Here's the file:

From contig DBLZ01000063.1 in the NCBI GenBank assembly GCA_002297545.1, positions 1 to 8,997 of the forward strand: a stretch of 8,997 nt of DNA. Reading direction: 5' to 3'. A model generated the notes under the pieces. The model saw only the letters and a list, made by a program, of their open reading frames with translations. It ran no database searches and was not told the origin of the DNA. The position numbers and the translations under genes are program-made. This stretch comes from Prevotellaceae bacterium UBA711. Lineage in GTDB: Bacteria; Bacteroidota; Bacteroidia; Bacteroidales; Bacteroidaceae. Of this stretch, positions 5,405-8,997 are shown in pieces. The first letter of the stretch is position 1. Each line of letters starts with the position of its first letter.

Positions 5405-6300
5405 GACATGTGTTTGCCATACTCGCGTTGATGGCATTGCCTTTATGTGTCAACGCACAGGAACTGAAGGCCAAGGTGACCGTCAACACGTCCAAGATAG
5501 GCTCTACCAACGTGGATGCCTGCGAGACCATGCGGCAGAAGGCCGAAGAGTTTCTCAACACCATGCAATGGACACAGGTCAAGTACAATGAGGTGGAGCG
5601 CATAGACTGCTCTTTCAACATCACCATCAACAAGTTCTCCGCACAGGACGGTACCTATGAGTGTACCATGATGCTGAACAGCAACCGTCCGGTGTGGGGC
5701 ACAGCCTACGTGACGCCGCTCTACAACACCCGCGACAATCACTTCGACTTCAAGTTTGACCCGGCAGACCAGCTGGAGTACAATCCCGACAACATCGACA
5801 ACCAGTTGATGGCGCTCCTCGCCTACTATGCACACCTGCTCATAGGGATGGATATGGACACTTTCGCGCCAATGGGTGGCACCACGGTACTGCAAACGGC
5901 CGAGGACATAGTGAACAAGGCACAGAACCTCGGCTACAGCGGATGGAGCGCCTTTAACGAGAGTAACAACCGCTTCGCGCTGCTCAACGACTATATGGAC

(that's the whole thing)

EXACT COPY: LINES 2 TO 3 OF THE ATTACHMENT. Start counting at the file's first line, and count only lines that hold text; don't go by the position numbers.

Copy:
Positions 5405-6300
5405 GACATGTGTTTGCCATACTCGCGTTGATGGCATTGCCTTTATGTGTCAACGCACAGGAACTGAAGGCCAAGGTGACCGTCAACACGTCCAAGATAG